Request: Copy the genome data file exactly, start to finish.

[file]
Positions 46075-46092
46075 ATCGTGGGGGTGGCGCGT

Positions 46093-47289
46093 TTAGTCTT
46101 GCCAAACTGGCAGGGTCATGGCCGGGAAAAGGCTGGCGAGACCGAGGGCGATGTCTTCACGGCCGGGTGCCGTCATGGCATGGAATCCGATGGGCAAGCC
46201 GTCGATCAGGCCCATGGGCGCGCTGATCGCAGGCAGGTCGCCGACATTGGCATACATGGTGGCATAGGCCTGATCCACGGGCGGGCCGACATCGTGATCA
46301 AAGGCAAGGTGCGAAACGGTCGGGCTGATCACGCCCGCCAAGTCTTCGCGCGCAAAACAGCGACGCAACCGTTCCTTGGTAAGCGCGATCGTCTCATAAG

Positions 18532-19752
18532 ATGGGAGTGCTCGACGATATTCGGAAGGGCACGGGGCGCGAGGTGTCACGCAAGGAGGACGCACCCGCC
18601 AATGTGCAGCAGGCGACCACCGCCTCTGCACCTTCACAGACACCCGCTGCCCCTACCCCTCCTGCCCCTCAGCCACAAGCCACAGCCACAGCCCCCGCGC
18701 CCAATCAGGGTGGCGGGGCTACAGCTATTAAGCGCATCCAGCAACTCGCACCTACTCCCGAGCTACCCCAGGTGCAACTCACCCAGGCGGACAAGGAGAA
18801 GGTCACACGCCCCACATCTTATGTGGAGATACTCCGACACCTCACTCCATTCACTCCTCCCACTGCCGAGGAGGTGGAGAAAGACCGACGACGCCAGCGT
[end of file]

Positions 46075-46092
46075 ATCGTGGGGGTGGCGCGT

Positions 46093-47289
46093 TTAGTCTT
46101 GCCAAACTGGCAGGGTCATGGCCGGGAAAAGGCTGGCGAGACCGAGGGCGATGTCTTCACGGCCGGGTGCCGTCATGGCATGGAATCCGATGGGCAAGCC
46201 GTCGATCAGGCCCATGGGCGCGCTGATCGCAGGCAGGTCGCCGACATTGGCATACATGGTGGCATAGGCCTGATCCACGGGCGGGCCGACATCGTGATCA
46301 AAGGCAAGGTGCGAAACGGTCGGGCTGATCACGCCCGCCAAGTCTTCGCGCGCAAAACAGCGACGCAACCGTTCCTTGGTAAGCGCGATCGTCTCATAAG

Positions 18532-19752
18532 ATGGGAGTGCTCGACGATATTCGGAAGGGCACGGGGCGCGAGGTGTCACGCAAGGAGGACGCACCCGCC
18601 AATGTGCAGCAGGCGACCACCGCCTCTGCACCTTCACAGACACCCGCTGCCCCTACCCCTCCTGCCCCTCAGCCACAAGCCACAGCCACAGCCCCCGCGC
18701 CCAATCAGGGTGGCGGGGCTACAGCTATTAAGCGCATCCAGCAACTCGCACCTACTCCCGAGCTACCCCAGGTGCAACTCACCCAGGCGGACAAGGAGAA
18801 GGTCACACGCCCCACATCTTATGTGGAGATACTCCGACACCTCACTCCATTCACTCCTCCCACTGCCGAGGAGGTGGAGAAAGACCGACGACGCCAGCGT